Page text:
Cyber-criminals in the UK can now be sentenced to life in prison for their crimes following an amendment to the Computer Misuse Act 1990 earlier this month.
The original bill, which cited former SC co-founder Steve Gold's hack into Prince Phillip's email, first made computer hacking a recognised crime. The recent amendment says a person could deserve life in prison if they have committed an “unauthorised act” when they knew it was unauthorised, Forbes reports. The person would have had to know their actions would cause “serious damage” to “human welfare or to national security,” or the person had been “reckless as to whether such harm was caused.”
Forbes noted that the update's wording is vague, considering that “serious damage” and “national security” aren't clearly defined.
The bill also seeks to prevent individuals obtaining tools such as malware with the intention of committing a cyber-crime, and extend the UK courts' extra-territorial jurisdiction to allow prosecution of UK nationals committing computer misuse offences while physically outside the UK.
The changes are intended to ensure legislation is up to date and so bring offenders to justice and deter individuals from committing cyber offences, thus reduce the threat and impact of cyber-crime. There may be a review in September 2020. A government assessment says the number of new prosecutions are likely to be ‘negligible' (there were only two prosecutions in England and Wales under section 3A of the Computer Misuse Act over the past three years) so it is assumed the law will be used to target serious crime and not low level hackers.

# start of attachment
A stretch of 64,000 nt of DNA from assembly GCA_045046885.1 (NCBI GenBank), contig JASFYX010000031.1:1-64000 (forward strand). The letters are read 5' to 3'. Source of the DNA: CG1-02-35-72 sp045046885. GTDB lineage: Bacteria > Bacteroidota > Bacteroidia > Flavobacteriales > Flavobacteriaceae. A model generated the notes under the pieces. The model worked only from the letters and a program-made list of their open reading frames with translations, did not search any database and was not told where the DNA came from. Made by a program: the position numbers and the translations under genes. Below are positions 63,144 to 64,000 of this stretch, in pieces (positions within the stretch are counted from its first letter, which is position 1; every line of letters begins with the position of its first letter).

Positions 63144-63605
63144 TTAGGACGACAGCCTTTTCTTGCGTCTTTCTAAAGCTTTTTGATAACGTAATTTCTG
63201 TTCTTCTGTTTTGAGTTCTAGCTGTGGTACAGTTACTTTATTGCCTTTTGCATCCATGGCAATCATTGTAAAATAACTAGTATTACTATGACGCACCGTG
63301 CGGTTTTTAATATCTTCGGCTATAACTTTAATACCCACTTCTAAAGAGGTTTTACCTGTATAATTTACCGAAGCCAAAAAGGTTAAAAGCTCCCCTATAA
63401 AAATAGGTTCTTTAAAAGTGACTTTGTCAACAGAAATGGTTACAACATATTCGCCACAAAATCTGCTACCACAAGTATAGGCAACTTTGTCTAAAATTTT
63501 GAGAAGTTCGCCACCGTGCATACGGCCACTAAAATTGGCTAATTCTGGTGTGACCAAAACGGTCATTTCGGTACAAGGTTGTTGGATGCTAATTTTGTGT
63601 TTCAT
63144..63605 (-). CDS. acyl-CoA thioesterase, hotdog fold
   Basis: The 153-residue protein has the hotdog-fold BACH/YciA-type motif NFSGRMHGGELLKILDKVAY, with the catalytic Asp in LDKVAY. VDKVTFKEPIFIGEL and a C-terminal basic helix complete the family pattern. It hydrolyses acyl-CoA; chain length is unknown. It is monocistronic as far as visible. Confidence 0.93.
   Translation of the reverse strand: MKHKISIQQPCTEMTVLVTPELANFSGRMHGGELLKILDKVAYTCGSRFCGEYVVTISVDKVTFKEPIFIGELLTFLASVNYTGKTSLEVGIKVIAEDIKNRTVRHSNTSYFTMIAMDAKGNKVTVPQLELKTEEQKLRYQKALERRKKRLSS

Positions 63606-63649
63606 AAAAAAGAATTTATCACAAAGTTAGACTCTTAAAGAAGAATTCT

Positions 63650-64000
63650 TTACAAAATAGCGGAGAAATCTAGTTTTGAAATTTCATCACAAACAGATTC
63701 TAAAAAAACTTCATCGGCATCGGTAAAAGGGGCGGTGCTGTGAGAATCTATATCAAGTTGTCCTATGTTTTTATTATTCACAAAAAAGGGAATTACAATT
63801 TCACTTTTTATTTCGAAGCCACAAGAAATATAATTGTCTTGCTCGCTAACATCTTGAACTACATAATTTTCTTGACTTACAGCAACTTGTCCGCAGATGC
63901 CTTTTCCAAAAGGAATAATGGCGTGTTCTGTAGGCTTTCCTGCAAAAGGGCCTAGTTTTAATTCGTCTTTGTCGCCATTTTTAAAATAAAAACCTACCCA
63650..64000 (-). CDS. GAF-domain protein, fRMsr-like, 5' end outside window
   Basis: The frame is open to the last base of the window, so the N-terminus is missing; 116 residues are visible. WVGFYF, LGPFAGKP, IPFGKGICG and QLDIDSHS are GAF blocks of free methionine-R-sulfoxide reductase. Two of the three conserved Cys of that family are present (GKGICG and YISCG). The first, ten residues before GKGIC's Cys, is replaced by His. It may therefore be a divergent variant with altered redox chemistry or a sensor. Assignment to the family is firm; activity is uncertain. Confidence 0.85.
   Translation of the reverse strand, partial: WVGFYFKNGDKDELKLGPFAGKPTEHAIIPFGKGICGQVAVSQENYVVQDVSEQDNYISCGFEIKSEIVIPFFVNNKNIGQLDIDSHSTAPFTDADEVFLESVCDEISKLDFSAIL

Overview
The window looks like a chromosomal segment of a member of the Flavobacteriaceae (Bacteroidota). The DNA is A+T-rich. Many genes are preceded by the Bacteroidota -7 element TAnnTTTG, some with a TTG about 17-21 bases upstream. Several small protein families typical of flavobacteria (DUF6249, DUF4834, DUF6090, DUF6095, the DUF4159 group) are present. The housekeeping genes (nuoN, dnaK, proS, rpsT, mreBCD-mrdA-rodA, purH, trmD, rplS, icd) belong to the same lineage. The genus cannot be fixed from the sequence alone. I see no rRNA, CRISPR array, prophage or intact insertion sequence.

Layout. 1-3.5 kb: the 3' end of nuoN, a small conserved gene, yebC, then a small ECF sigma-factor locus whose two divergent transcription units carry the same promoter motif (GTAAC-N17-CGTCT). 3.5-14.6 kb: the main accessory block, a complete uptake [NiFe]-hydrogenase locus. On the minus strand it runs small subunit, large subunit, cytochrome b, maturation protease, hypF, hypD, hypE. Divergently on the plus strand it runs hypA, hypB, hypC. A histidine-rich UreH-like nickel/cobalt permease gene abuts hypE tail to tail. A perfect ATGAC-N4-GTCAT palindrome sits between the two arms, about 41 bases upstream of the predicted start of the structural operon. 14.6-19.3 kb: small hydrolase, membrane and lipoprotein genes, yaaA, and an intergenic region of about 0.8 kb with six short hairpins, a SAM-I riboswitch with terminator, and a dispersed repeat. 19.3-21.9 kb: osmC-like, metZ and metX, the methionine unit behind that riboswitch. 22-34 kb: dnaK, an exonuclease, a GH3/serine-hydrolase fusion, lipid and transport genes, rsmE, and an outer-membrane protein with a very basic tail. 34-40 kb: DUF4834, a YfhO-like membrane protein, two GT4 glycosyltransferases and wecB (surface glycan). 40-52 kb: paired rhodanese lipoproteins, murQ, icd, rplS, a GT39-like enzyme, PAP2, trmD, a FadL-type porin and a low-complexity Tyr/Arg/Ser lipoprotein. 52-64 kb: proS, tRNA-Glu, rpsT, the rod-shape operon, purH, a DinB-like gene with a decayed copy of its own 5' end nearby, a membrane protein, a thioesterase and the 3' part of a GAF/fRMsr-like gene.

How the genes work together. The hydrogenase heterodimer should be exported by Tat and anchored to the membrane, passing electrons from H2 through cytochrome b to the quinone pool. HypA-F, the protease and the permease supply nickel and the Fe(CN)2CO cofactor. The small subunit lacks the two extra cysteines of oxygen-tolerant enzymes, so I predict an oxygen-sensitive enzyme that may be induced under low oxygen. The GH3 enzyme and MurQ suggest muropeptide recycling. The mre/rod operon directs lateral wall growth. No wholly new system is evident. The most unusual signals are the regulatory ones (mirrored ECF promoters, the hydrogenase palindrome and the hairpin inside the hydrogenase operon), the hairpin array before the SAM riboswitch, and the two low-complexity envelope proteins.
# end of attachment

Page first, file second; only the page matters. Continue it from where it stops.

Without the new amendment, the government says that law enforcement agencies do not have the necessary powers to intervene early enough to prevent potential criminal damage.
More analysis to follow on Monday.
Meanwhile, in Nigeria, a separate cyber-crime law was passed this month that says any attack on critical national infrastructure that causes a death will be sentenced to death through hanging.
A more typical cyber-crime sentence in Nigeria is seven years imprisonment or £16,000 fine or both, including for anyone found guilty of intentionally propagating false information that could threaten the security of the country or that is capable of inciting the general public against the government through electronic messages.